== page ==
My mom was really into fashion and I got that from her but I think Instagram and social media also played a huge part. I joined Instagram for fun and people started acknowledging [the pictures that I posted]. Rihanna followed me and it just propelled my Instagram followers by 20, 30 thousand and I was like, “maybe there’s something here”. I’ve always gravitated towards nice things and I read that Sagittarians are the most materialistic people out of all the zodiac signs. I have to credit social media for pushing that envelope and Rihanna as well.
If there was a fire and you can only save one pair of shoes, which one would you pick?
I’ll take the crocodile skin Christian Louboutin shoes because it’s the most expensive pair and I’ve never spent this much on shoes. If I were offered to buy it again, I probably wouldn’t. I can’t believe I spent US$15,000 on a pair of shoes.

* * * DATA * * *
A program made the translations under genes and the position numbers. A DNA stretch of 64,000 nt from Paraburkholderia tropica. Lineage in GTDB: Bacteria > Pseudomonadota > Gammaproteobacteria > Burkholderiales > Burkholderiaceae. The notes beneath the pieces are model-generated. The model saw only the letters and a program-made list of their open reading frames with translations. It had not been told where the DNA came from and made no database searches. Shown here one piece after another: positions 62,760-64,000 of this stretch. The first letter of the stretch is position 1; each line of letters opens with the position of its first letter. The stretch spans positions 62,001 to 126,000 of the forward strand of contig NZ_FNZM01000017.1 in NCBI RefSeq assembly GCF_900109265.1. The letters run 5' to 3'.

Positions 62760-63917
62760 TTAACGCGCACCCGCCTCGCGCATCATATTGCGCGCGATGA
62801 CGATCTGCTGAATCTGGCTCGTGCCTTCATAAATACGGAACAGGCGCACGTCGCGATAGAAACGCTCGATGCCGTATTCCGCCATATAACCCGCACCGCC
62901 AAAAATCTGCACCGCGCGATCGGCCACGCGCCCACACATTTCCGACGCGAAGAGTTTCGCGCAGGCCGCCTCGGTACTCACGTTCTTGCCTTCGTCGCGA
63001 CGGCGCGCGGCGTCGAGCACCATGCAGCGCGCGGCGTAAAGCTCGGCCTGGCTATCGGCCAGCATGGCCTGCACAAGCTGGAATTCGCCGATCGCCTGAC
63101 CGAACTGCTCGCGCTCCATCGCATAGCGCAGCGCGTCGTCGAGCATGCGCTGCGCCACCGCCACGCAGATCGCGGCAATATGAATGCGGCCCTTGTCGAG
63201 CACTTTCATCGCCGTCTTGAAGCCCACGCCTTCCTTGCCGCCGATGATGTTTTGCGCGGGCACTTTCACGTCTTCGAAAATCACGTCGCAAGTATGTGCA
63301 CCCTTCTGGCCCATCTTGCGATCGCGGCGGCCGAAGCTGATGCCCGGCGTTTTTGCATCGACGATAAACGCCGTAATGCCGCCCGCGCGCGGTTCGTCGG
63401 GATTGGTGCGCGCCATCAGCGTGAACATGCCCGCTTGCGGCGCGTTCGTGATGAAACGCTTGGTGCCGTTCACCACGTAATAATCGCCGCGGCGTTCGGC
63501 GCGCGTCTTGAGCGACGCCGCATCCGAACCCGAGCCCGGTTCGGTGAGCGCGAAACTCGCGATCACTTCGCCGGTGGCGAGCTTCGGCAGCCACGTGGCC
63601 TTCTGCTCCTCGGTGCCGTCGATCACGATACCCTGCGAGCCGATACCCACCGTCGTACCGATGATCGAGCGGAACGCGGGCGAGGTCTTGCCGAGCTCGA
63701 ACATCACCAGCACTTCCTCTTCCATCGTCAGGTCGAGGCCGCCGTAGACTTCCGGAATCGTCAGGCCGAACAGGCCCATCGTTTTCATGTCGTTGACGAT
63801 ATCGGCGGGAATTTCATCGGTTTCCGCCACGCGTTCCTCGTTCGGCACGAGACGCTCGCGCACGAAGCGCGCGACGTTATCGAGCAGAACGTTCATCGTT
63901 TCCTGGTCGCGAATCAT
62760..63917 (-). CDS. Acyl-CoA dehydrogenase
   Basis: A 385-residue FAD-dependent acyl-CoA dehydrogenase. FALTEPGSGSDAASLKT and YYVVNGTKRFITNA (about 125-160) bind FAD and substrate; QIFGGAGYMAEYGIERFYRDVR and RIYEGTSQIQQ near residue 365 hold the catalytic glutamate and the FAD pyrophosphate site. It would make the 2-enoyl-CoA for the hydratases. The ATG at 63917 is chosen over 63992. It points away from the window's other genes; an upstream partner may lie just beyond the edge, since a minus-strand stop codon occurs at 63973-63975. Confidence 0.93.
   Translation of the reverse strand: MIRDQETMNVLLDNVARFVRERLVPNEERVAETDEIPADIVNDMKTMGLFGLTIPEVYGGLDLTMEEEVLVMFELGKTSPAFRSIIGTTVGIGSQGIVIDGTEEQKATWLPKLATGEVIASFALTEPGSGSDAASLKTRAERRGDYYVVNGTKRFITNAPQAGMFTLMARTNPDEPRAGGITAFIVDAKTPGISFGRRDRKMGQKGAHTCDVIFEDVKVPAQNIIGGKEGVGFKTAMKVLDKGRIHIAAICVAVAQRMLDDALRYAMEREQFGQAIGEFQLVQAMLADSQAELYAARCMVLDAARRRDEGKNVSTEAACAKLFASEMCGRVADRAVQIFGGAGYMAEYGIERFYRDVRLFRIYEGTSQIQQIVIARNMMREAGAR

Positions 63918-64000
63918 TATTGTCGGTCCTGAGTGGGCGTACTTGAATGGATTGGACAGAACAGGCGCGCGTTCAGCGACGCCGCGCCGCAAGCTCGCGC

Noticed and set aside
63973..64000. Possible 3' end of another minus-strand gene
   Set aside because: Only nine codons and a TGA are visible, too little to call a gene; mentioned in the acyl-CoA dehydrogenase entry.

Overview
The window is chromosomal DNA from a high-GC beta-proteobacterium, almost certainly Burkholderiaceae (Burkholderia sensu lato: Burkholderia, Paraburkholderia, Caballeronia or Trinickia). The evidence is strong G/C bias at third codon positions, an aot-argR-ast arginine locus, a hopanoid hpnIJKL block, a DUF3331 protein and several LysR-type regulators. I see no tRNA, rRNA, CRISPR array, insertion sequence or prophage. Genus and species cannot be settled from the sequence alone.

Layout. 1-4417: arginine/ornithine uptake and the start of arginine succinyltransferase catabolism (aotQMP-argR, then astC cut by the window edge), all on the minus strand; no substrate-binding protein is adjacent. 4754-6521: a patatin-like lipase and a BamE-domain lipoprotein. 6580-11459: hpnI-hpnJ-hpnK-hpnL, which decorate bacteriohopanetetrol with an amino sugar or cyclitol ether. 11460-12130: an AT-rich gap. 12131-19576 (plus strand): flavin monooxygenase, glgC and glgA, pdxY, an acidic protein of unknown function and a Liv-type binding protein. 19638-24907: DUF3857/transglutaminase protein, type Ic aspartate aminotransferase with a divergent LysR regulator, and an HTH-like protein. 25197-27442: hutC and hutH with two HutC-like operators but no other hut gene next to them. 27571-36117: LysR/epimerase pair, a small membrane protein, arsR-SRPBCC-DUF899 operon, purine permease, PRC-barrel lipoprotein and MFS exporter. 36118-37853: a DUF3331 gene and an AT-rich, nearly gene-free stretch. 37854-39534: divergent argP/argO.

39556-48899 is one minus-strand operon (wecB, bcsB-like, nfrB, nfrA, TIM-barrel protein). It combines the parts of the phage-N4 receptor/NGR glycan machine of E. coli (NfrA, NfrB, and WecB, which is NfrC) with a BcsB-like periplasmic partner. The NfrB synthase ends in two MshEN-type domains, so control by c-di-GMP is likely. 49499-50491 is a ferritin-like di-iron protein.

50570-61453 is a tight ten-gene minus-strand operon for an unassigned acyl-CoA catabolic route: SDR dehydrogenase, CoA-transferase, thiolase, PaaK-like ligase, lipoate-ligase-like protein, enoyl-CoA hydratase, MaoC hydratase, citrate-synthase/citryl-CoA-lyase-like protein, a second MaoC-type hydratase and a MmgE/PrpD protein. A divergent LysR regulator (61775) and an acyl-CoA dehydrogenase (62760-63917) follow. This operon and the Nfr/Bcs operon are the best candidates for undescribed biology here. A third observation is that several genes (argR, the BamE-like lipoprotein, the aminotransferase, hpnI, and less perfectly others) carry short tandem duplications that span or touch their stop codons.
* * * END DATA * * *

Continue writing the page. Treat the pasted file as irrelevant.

What did you do with the red high-tops you won from Kevin in the bet?
I put it in the recycle bin. I should’ve bet for something more valuable than his high-tops. This was not scripted and the producers asked us to make a bet and it was done in the spur of the moment. The producers were like “You’re perfect for TV cause you’re so witty and fast, and you give what the producers want without them asking”.
What was 2020 like for you?
I thought it was one of my best years because it taught me to be alone and look at opportunities that present themselves. I have more understanding of myself as a person and what I need to improve on.
2020 was quite normal. You know, Anna and I still go shopping. Even when everything was shut down, she’ll get things brought to the store window and she’d be pointing out the things she wanted so it’s literally window shopping. I miss hanging out with my friends in a public place, LA is completely shut down so we can’t eat in public, we can’t eat inside [restaurants]—it has been tough but I have to credit my practice of Buddhism to be able to be alone most of the time. And I’m actually okay with it but obviously, I want it to change.
What spurred you to practise Buddhism?